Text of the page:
Government officials and volunteers on Sunday flocked to a stretch of road near the Lao border in Stung Treng province to plant thousands of palm tree seeds.
Provincial Governor Mom Saroeun joined 500 government officials, residents, servicemen and women and students in planting about 30,000 palm tree seeds along a road that leads to the Lao border.
The seeds were planted on both sides of the road, between post markers 040 and 042, a portion of the road that stretches about 10 kilometres.
Prom Chantha, director of the provincial rural development department, yesterday said aside from improving the scenery, the trees would serve as a reminder to the younger generation about their heritage.
“Thirty-thousand palm trees were planted for the purpose of preventing water from flowing onto the road and for beauty,” Mr Chantha said, adding that the trees are meant for the next generation of Cambodians.
He noted that it was not Mr Saroeun’s first time planting trees with citizens along a road, and that it was the second time a seed planting event was held in the province.
In 2016, the provincial governor planted about 20,000 palm tree seeds along National Road 7. About 70 percent of the seeds grew, while others failed to grow. According to Mr Chantha, the practice will continue.
“The province and our department will plant more palm trees this year and more the following years,” Mr Chantha said.
Last year, more than 5,000 palm trees were planted in Kampong Cham province’s Srey Santhor district.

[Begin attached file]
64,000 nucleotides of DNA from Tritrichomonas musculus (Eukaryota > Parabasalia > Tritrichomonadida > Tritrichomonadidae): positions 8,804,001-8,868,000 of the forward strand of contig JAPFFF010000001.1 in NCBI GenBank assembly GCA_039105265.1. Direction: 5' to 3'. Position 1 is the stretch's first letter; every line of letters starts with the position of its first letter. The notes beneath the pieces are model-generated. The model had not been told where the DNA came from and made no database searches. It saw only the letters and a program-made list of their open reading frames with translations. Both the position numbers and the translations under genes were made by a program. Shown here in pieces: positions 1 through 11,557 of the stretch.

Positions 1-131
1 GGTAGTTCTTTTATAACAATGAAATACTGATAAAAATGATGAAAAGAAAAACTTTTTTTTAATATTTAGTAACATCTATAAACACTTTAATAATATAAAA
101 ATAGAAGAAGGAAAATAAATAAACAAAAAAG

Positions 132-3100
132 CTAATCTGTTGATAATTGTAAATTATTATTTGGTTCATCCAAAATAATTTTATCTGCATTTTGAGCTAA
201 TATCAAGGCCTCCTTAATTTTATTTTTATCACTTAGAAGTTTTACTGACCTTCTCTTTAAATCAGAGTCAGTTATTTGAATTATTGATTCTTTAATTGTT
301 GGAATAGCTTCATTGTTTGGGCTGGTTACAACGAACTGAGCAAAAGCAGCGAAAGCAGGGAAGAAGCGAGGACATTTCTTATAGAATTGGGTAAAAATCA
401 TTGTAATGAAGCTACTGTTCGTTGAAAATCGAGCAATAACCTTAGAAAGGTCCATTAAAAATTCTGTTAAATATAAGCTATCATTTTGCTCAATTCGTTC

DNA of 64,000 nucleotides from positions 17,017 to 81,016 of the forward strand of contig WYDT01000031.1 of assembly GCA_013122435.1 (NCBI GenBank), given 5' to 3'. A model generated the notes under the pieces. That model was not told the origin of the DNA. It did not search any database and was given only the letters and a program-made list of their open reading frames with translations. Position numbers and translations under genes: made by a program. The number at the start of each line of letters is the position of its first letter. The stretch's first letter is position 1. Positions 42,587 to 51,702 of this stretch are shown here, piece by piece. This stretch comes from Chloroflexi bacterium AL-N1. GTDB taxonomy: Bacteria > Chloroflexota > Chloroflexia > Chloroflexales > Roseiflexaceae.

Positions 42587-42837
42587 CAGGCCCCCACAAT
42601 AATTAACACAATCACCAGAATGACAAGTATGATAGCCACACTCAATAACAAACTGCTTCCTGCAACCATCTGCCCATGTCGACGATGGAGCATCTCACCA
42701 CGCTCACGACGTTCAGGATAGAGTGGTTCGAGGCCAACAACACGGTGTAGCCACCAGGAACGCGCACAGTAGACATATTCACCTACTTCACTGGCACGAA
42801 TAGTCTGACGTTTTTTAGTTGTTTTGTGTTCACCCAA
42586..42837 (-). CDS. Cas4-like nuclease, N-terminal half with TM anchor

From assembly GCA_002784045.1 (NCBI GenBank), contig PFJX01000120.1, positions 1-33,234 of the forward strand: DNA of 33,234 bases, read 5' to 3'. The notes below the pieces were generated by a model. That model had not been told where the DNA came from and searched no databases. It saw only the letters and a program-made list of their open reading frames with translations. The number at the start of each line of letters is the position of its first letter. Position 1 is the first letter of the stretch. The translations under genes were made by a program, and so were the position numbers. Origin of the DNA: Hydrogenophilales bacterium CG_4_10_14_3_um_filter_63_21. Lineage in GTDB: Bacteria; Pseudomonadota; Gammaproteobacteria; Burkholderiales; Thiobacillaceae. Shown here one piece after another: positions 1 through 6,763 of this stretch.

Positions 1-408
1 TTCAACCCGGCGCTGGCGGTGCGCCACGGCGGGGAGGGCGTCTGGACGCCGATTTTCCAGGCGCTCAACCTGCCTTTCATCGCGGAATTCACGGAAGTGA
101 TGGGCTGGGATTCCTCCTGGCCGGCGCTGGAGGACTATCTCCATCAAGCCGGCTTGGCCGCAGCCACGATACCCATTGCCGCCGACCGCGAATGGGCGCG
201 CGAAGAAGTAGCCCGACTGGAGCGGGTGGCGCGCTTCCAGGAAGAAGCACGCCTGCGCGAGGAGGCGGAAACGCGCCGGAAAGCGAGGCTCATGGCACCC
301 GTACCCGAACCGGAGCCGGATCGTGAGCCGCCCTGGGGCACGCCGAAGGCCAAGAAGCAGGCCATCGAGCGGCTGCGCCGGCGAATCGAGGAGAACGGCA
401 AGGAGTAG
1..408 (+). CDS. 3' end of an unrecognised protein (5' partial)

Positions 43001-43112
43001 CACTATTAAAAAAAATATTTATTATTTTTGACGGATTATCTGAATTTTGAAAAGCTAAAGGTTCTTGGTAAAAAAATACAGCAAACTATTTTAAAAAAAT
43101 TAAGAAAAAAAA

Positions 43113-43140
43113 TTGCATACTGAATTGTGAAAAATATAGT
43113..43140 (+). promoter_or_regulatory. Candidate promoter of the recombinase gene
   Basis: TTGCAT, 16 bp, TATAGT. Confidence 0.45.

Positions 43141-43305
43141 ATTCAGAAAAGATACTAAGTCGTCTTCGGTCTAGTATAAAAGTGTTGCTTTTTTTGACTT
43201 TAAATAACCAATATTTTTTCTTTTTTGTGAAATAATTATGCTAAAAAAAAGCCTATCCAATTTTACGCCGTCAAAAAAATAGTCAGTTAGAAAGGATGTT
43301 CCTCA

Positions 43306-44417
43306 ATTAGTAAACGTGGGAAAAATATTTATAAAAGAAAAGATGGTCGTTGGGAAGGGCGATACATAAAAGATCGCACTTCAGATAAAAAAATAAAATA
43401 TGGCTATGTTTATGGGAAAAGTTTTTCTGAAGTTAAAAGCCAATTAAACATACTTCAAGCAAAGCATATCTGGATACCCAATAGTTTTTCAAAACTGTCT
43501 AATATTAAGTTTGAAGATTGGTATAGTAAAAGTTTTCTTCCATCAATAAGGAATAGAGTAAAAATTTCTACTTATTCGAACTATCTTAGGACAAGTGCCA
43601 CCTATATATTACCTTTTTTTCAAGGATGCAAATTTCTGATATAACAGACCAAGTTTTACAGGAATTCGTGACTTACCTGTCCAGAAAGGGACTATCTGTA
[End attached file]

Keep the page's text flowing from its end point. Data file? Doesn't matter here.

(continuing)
Palm trees have a practical significance to Cambodians and the trees are widely used. The fruits can be eaten, while the wood can be carved into utensil.
Last month during an Arbor Day celebration in Kratie province, King Norodom Sihamoni called for more trees to be planted.
During his speech, King Sihamoni called on all relevant authorities to prevent illegal logging across the Kingdom and urged people to plant more trees.
He said trees play a valuable role in economic growth and help protect the environment by preventing erosion, noting that they also provide shelter for humans and wildlife.
“I appeal to monks, the authorities and all countrymen across the Kingdom to plant all kinds of trees, including palm trees, at pagodas, public places, along the streets […] villages and farms in order to provide protection for humans and animals,” King Sihamoni said.
Prime Minister Hun Sen in the past called on citizens to take care of palm trees because palm trees are a part of the national identity. He said the trees are beneficial to locals and that they also attract foreign tourists.
“Some countries do not have palm trees like in Cambodia, but they brought it from our country to plant it [there] in order to enhance beauty along their streets and resorts,” Mr Hun Sen said.